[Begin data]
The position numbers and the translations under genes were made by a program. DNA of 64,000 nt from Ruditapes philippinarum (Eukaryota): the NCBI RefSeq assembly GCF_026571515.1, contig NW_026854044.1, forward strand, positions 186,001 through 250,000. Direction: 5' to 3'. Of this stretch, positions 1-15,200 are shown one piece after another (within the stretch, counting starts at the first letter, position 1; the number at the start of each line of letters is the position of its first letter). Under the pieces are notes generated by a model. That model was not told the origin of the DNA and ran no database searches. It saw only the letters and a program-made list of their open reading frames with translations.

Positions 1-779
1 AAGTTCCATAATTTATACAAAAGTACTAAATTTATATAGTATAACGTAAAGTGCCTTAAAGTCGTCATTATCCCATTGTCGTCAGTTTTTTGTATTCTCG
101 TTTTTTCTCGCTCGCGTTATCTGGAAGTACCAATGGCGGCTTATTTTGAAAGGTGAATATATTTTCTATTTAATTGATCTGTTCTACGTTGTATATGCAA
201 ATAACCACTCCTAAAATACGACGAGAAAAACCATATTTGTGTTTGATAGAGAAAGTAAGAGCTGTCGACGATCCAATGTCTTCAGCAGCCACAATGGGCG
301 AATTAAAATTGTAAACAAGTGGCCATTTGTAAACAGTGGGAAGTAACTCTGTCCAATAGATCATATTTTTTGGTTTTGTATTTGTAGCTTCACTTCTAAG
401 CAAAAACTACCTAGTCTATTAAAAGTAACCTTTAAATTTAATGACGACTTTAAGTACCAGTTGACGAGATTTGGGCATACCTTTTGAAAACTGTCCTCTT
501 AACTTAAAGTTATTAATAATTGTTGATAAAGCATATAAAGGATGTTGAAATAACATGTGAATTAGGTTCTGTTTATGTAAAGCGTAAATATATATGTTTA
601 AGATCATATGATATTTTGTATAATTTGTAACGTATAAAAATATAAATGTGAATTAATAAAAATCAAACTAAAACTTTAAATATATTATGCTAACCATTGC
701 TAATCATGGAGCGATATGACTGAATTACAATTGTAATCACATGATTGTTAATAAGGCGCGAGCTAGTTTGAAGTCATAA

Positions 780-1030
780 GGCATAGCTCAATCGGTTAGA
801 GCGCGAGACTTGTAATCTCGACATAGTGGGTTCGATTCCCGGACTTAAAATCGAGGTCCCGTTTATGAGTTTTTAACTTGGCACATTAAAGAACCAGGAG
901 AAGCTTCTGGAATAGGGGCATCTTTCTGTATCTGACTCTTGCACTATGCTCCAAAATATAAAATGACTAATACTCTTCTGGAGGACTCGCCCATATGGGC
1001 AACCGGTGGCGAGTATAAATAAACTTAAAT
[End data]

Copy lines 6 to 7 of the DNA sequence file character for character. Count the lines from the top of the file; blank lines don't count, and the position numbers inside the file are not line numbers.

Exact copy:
301 AATTAAAATTGTAAACAAGTGGCCATTTGTAAACAGTGGGAAGTAACTCTGTCCAATAGATCATATTTTTTGGTTTTGTATTTGTAGCTTCACTTCTAAG
401 CAAAAACTACCTAGTCTATTAAAAGTAACCTTTAAATTTAATGACGACTTTAAGTACCAGTTGACGAGATTTGGGCATACCTTTTGAAAACTGTCCTCTT